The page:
The flight attendant handed out the snacks. I made eye contact with the young man beside me as he reached for his Coke and pretzels. After some small talk about the flight, he turned to me and asked, “What do you do for a living?”
I decided to try out my new status.
Noticing his eyes starting to glaze over, I immediately turned the tables to ask, “What do you do?”
Jubilee is an assignment I have accepted. It means I have named my purpose in life and am free to practice it.
We started to chat about what life was like for a senior in college to be making the transition into the work world. I peppered him with questions, taking satisfaction in helping him describe his interests and skills and assuring him that he would do great in his job interview.
He never asked what I was retired from, nor did he ask what it was like to be retired. That was just fine with me. Both of us got off the plane with more energy. Why?
Asking the young man questions, searching his face for signs of his thinking and feeling processes, imagining his excitements and fears and really listening to his answers gave me a chance to practice my vocation, my calling, of teaching and learning.
The coolest thing about a vocation is that it can be practiced anywhere. You don’t need a job. It helps if you have had a career related to your vocation, but only because a career gives you lots of opportunity to practice.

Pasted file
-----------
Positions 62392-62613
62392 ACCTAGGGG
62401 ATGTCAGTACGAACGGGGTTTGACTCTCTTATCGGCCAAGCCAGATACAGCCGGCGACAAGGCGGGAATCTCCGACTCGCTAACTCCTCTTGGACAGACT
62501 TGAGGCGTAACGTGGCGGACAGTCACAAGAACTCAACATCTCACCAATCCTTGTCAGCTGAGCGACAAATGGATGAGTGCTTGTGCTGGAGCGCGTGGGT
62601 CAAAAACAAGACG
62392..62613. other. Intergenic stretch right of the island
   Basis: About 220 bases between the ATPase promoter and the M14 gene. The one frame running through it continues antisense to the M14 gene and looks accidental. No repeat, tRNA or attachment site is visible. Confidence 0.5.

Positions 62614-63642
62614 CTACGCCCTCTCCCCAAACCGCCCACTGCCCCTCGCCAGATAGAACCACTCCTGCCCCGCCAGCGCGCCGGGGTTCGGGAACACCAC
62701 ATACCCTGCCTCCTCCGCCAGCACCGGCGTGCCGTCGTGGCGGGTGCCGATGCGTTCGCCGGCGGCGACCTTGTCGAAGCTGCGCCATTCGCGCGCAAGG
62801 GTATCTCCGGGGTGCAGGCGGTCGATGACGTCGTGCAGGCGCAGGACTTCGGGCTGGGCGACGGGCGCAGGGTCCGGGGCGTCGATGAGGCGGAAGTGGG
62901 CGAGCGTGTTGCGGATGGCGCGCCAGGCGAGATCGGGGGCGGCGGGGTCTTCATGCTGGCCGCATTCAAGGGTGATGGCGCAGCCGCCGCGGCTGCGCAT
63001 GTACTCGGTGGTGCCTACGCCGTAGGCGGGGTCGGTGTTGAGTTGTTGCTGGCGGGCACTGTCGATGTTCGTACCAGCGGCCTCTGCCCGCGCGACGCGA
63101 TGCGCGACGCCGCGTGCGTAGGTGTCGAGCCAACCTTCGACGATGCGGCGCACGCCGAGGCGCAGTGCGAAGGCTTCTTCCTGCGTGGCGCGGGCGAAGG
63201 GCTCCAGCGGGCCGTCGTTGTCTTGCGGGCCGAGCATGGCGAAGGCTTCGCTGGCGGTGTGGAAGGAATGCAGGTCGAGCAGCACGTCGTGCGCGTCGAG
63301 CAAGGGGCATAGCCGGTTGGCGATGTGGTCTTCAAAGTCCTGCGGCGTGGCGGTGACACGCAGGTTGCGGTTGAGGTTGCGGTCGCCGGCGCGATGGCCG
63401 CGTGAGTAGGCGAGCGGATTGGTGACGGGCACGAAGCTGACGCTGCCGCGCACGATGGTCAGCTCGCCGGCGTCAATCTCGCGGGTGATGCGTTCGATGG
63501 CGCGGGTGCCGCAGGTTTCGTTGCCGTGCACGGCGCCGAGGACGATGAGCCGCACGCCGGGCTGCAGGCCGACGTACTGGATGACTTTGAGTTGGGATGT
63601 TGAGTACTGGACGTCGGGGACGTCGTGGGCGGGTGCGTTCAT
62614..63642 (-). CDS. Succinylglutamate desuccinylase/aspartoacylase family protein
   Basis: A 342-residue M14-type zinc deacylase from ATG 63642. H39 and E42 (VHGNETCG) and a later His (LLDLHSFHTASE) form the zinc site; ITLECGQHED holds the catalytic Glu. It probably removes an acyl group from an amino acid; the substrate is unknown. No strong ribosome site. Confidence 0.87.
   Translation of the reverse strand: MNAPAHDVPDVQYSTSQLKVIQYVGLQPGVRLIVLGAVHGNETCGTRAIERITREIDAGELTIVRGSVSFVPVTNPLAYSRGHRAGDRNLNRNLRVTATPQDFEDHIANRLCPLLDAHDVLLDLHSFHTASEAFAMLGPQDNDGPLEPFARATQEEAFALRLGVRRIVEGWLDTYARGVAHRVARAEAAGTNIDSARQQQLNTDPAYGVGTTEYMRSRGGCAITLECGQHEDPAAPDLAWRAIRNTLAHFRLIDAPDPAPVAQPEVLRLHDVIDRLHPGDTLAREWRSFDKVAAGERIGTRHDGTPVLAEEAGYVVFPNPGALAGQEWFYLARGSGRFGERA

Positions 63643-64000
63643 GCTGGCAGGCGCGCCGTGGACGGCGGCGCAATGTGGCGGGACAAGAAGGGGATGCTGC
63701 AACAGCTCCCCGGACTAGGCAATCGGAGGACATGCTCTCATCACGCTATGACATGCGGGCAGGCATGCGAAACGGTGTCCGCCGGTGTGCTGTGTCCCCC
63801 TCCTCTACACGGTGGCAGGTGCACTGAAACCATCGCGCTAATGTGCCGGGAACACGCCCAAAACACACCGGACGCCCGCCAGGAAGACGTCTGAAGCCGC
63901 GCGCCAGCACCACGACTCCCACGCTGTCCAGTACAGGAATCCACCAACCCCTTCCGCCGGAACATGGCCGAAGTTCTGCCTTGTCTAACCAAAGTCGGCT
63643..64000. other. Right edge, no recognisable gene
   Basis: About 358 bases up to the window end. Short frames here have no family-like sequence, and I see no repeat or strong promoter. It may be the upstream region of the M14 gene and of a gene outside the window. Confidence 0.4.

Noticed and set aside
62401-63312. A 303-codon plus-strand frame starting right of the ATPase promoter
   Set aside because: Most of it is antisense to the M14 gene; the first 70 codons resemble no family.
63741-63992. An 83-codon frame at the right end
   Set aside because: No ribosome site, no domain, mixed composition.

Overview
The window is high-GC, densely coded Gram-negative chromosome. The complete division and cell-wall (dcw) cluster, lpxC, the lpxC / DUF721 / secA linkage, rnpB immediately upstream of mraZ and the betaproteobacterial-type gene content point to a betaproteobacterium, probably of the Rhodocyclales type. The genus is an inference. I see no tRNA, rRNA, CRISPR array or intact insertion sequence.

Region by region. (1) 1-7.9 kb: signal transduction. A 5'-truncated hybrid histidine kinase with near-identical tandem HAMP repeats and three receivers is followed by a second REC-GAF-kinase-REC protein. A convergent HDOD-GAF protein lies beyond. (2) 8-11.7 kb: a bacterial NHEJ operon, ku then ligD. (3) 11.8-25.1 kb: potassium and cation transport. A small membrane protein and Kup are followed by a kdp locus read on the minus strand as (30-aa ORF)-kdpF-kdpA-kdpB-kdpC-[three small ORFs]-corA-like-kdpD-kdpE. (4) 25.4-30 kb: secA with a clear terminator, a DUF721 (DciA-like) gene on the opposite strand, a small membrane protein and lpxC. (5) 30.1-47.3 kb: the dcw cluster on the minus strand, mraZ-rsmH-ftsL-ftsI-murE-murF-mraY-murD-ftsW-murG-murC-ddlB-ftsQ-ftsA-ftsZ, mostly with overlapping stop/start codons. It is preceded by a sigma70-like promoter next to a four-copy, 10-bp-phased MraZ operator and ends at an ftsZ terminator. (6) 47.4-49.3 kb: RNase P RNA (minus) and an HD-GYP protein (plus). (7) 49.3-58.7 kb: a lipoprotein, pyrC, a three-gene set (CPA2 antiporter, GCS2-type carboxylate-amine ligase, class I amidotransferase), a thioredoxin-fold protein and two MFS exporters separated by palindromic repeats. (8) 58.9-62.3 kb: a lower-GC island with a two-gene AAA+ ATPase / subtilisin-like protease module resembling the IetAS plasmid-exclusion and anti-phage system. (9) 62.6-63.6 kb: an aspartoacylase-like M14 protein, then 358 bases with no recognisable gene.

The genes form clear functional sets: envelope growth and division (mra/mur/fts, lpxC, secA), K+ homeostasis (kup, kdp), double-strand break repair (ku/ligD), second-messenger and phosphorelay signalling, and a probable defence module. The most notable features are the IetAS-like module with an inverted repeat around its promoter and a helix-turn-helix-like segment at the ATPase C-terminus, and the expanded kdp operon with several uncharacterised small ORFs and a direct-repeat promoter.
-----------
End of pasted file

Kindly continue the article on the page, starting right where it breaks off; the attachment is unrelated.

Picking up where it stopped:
That encounter on the plane took place five years ago. Since then, I have published a book (Blush: A Mennonite Girl Meets a Glittering World), plunged into an extensive book tour and contributed to another book on vocation in higher education (I was the president of, and a professor at, Goshen College). Now I am finishing a semester-long residency at the Collegeville Institute, where I’ve been thinking about the connection between vocation and aging.
The next time a stranger asks, “What do you do?” I plan to answer, “My job is jubilee.”
Discovering ‘Jubilee’ Instead of Calling Herself Retired
Since this term is new, an “elevator speech” might be necessary. Here’s my first draft: “Jubilee is an assignment I have accepted. It means I have named my purpose in life, and now I am free to practice it.”
A little testimonial might help tell the story.
The Jubilee Backstory
I found this word jubilee when I watched novelist Isabel Allende’s TED Talk on living passionately at any age.
Allende’s zest for living at age 71, in the video, is contagious. Her crush on movie star Antonio Banderas, and her passionate defense of passion, will make you want to go take tango lessons.
But the biggest jolt to me as I watched her talk was her assertion that Latin Americans have no such word for the concept of “retirement.” I didn’t know this. Instead, they use the word jubilación for the post-career stage of life.
Jubilación means jubilation in English. The root word is jubilee. If you substitute jubilation for retirement, you can call your work in the elder stages “jubilee.” From there, it is easy to get to the alliterative phrase “my job is jubilee.”
The Origin of Jubilee?